But instead of turning toward the medbay doors, she bent over one of the patients that lay sprawled in the hallway. “Atyiru,” he said reproachfully. “That is enough for one day.”

“They need me, Marry,” the Miraluka replied. “I can help them.”

“The medics here are doing a fine job. You are no good to them if you are exhausted,” Marick replied. “You need your rest. Both of you do.”

At his words, a smile shone past Atty’s weariness as her hand fluttered, just for an instant, to her flat stomach. But still, she protested. “Just one or two?” she asked, even as she stifled a yawn.

“Perhaps later," the Hapan replied as he gently took her arm. He could smell the scent of wildflowers in her hair, even here, light years away from any plant life. There had been a time recently that he had thought he had lost her forever. Now that she had returned, he would do anything to protect her.

As he led her away, he cast his gaze over his shoulder at the room Atyiru had just emerged from. The meaning of his look was clear: Do not fail in your duties. He could only hope that her decision to spare its occupant was not one that she, that they, would regret.

Qyreia Arronen leaned back in her chair and breathed a contented sigh. Now that she was alone in her temporary quarters, she felt like she could finally relax. With the war finally over, she was looking forward to some R&R. No higher-ups asking things of her, no Force-Users to babysit, and more importantly, no Collective frack-heads shooting at her. It sounded like a wonderful time.

Much better than what the higher-ups had planned for when they returned to Selen. Apparently, someone had decided that it would be a good idea to send the Arconans to some ritzy resort as a reward for kicking ass during the war. Hobnobbing with rich schuttas didn’t sound ideal, but at least the bar would probably be fully stocked, and the holos of the beach looked beautiful.

The Zeltron’s chain of thought was interrupted by a chime from her personal datapad, and Qyreia suppressed a grin. That was likely Keira, demanding an update on how her recovery was going. She rose and stretched, feeling the dull ache from sore muscles and healing wounds. She’d been lucky this time around, and had only suffered minor injuries from the conflict.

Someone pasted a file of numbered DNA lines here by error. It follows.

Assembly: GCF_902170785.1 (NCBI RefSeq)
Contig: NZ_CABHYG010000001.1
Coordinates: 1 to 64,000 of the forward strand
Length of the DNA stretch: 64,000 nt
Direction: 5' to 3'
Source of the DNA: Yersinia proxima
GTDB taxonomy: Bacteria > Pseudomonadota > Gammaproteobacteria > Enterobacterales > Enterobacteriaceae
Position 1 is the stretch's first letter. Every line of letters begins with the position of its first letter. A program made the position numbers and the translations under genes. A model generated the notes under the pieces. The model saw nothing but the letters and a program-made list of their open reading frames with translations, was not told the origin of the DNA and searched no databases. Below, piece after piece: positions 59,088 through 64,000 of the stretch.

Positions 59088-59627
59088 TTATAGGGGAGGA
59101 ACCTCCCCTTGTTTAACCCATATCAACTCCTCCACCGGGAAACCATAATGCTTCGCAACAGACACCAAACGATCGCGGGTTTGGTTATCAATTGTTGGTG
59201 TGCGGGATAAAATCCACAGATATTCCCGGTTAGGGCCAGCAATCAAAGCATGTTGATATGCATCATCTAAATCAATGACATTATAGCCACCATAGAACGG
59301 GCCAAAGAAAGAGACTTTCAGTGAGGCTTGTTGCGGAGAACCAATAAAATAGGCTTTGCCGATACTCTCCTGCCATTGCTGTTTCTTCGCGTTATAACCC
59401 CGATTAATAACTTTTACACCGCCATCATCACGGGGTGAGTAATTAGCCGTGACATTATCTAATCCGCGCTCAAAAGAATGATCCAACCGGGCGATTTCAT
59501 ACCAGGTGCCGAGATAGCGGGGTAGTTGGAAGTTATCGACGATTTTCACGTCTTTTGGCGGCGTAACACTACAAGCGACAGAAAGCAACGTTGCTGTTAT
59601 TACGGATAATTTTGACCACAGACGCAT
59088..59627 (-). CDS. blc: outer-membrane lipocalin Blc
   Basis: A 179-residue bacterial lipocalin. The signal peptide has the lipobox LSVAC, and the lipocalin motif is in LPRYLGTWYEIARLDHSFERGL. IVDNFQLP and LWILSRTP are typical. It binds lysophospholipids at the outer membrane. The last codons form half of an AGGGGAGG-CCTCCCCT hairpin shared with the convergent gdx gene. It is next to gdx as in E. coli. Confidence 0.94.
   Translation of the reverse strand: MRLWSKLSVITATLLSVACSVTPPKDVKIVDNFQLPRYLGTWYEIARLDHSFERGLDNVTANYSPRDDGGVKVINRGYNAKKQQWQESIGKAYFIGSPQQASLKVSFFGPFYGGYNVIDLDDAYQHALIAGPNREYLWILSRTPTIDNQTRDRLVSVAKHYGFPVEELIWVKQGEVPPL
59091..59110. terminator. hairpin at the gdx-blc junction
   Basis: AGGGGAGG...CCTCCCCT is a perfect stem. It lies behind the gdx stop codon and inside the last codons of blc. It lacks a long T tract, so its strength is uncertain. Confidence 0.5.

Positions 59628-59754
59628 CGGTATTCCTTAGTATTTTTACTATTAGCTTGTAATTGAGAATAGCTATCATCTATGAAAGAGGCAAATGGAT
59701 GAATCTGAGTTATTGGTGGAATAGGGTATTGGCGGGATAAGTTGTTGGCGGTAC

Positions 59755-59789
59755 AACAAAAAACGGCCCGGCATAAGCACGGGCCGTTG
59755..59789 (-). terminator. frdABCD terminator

But as she opened up the interface, she saw that the call was not from her fiance, but from an old friend. “Hey Qyreia! How’s it going?” the Human’s deeply tanned face split into a broad grin after she accepted the call.

“No complaints here. What about you, kid?” Qyreia asked, returning his grin with an easy smile of her own. She had first met Jace during her days as Quaestor, when he had been little more than a fresh-faced recruit. He had looked up to her, and in turn she had tried to show him the ropes so that he wouldn’t get himself killed on his first foray.

Apparently, the lessons took. The kid had grown in both maturity and skill under Qyreia’s guidance. The boy had grown into a man, and though he was no longer under her direct command, they still made an effort to keep in touch, not unlike some of the other military personalities between the AEF and DDF…

The next few minutes passed in pleasant conversation, as they got caught up. Word had already reached Jace about some of Qyreia’s exploits during the most recent conflicts with the Collective, and he congratulated her on their most recent victory.

“What about you, kid?” the Zeltron asked.

“Nothing as exciting as you,” Jace replied. “I’ve been assigned to guard some of the brains at SIMASS. I’ve been sitting around on some island on Selen, watching them poke at some old ruins. The beach has been nice, but I’m bored to tears out here.”

“Hah. I wish I had your problems,” the merc replied dryly. “What’re they looking for, anyway?”

“Hell if I know,” Jace said with a shrug and an eyeroll. “They don’t really talk to me. I’m just the muscle. We’ve been touring a whole bunch of ruins, but they got really excited about this one for some reason. We’ve been dug in here in ever since.”

“Well, I wouldn’t get too relaxed. Those science frackers can get up to some pretty nasty stuff when they put their minds to it,” Qyreia said.

“I’ll keep that in mind. But really, these people just seem like a bunch of history nerds. It’s almost funny how excited they are getting about these old ruins,” Jace replied.

From there, the conversation meandered on, ending with the two of them making plans to get together next time Jace had some leave. “I’m pretty sure I still owe you a few drinks from all the times you saved my ass.”

“Damn right you do,” Qyreia replied with a grin. “All right, kid. I’ll see you around.” The call disconnected, and she leaned back in her chair, smiling faintly as she recalled the conversation. But her smile faded slightly as she wondered, what could those SIMASS scientists be up to this time? And why did they need military personnel around while they were doing it?

Alaisy Tir’eivra stood at the viewport, gazing thoughtfully at the starfield beyond the transparisteel. Stars and distant planets sparkled with cold light amid an icy and uncaring void. Here in the Dajorra system she knew the positions of the stars better than anything else, largely due to the countless hours she spent studying them. Gradually, they had given up their secrets to her, secrets that hinted at vast knowledge and unlimited power.

Her smoky grey eyes went directly to Ereboros, which was still only a pale yellow spark in the distance. In a few weeks time, three of its moons would be in direct alignment, during a time when Ereboros itself would be in conjunction with Selen. It was a rare astronomical event, and her divinations told her that it would lead to a period of upheaval and opportunity within the Dajorra system.